Drybrushed lake


This painting can be difficult or easy to paint, depending on your brush technique. Many less experienced watercolor painters usually have a far too strict attitude when it comes to how they use their brush. In this painting, it is important to relax a little, to be somewhat less precise and more spontaneous. If you were to be too precise, and even picky, the result might be heavy and overworked. This Painting is best painted quickly and easily.

A photo to paint from

You can use whatever colors you want, for this exercise I don’t have a particular palette. A brown, blue and cold red is a possible combination. My painting is approx. 20 cm (8 inches) wide, so quite small. If you want to make a larger image, that is of course fine, but larger also means technically more difficult.

Step 1

Start with the blue sky. The white clouds must be painted negatively, this means that you create the shape of them by painting the blue that is behind. It’s good to have a pencil drawing for the white clouds, but it’s impossible to follow it exactly.

The slightly textured edge around the clouds was created with a dry brush.

With fast painting and drybrushing, you will surely miss some lines and make some clouds too small while others will be too big, it cannot be avoided. Be happy with the result even if it’s not exactly how you want it.

Try to make the sky lighter the further down to the horizon you paint. You achieve this by starting at the top, and gradually diluting your blue color with more water.

Step 2

Now you are going to mix a dirty pink color, I just mixed a little brown into the cold red color. Dilute the mixture with a ridiculous amount of water, it should only hint at a red light on the clouds and is therefore mixed very light.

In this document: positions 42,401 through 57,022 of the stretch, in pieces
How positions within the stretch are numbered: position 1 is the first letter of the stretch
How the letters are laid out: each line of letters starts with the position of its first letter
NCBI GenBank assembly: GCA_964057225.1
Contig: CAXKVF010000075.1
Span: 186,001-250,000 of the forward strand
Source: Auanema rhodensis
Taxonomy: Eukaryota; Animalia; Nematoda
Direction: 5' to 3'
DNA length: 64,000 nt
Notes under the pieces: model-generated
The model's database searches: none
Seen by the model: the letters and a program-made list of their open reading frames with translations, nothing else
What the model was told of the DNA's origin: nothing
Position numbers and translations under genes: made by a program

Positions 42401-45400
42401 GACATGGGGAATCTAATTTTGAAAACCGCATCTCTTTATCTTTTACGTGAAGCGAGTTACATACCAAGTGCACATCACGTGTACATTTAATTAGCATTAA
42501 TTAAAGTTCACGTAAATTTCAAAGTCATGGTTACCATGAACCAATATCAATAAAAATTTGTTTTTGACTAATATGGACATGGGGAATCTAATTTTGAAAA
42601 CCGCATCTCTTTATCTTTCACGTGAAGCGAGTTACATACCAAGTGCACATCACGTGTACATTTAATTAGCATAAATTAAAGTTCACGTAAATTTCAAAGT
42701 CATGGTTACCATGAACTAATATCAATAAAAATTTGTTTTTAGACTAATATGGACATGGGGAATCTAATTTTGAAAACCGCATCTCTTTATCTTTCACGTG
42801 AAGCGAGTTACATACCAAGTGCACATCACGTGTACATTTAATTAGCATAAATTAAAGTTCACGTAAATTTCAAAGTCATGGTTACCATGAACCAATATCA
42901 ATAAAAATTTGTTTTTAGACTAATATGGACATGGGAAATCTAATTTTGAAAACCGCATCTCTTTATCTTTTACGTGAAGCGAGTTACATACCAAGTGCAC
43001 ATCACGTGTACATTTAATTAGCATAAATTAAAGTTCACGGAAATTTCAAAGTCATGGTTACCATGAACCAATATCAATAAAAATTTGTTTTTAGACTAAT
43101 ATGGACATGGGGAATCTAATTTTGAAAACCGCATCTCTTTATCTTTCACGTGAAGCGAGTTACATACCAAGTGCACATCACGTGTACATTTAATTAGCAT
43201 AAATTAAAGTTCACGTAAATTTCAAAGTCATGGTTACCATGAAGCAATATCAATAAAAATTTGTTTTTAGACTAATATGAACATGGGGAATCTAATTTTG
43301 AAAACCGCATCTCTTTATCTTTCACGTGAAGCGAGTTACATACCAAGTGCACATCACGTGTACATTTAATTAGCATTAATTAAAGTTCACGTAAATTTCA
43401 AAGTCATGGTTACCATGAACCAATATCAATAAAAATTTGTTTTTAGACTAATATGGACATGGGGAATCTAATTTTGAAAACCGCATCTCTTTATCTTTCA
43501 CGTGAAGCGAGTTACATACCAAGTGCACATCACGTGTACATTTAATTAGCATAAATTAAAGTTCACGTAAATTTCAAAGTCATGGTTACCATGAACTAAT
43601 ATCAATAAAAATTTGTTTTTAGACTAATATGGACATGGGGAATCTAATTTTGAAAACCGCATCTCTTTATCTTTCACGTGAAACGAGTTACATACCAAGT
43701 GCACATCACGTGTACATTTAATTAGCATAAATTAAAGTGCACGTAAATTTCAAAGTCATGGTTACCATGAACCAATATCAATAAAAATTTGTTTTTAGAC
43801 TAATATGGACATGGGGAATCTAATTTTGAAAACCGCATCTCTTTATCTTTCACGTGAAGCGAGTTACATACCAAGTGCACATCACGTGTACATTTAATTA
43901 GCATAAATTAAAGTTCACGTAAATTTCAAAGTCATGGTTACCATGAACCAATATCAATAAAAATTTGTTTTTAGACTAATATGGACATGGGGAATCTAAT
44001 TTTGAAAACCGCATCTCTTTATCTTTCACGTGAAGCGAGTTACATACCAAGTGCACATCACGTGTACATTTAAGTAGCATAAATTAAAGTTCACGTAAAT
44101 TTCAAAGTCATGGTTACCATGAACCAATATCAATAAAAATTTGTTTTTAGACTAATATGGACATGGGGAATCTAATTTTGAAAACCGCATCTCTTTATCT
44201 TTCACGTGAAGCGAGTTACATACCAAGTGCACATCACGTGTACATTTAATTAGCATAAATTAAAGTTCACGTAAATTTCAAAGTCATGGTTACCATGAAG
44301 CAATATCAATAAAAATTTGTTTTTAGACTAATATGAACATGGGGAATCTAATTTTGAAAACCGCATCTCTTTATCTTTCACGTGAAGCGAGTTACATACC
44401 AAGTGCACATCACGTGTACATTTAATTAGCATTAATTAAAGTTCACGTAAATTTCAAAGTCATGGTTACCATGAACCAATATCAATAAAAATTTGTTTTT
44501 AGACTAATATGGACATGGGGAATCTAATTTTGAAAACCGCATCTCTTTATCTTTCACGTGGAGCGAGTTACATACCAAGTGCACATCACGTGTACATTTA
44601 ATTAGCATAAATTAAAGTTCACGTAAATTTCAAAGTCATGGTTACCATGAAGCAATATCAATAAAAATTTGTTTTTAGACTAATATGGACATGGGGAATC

Paint a little quickly with dry brush technique pink on the clouds, but not all the way to the blue background, leave an unpainted edge around all the clouds.

Continue painting the pink color all the way down to the bottom edge of the paper. So the whole lake is painted pink.

Step 3

The dark clouds are to be painted now. Mix a fairly dark color of blue and brown. With my color choice the mixture will be greenish, in that case add some red color to make a blue black color. Before you start painting grab a piece of kitchen paper or similar, this is needed to make the sun rays, and roll the paper into a small ball.

Dry brush the edges of the clouds, paint the rest of the clouds as usual, that is, a little wet. Use the photo as a template but accept that it will be different. Paint down to the waterline, that is, over what will later become forest.

A close-up of the clouds painted with dry brush technique.

Before the dark paint has time to dry, some light rays of the sun should be absorbed with the paper ball that you created before you started painting the clouds. Imagine where the sun is behind the clouds, and create the rays by making quick strokes with the paper ball from this imaginary point, turn the ball after each stroke so you don’t use the same part of the paper more than once.

A little color from the clouds will, when you drag the ball of paper over the surface, stain the paper underneath, what will later become the lake, don’t worry about this, that part will be dark and it doesn’t matter if it gets a little dirty.

Step 4

It’s time to paint the lake now. If you have some of the dark cloud color left, use it, but change it slightly so it’s not exactly the same as the color of the clouds, I made it a little bluer.

Paint with quick horizontal brushstrokes in such a way that dry brush effects occur here and there. The brush strokes should be as horizontal as possible. Try to roughly imitate where it is light and dark in the photo, that is, where you should paint and where you should leave the paper unpainted. A quick painting will probably be better than a careful one.

Step 5

Paint the forest on the distant shores. For this, you must mix a very dark color. Then take some of this dark color and put it in a new mixing cup, add some water to make it a little lighter.

Start painting the furthest woods with the lighter of the two colors. When this is done and allowed to dry, the two dark, closer shores should be painted with the darkest color.

A tip for painting spruce forests from a distance is to first paint the entire forest but leave out the tops. Before the paint has had time to dry, the tops are then painted with a small brush by “stamping” them there. In this way, you get a rather believable silhouette of a spruce forest and it is quite quick to do.

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A way to paint spruce forest

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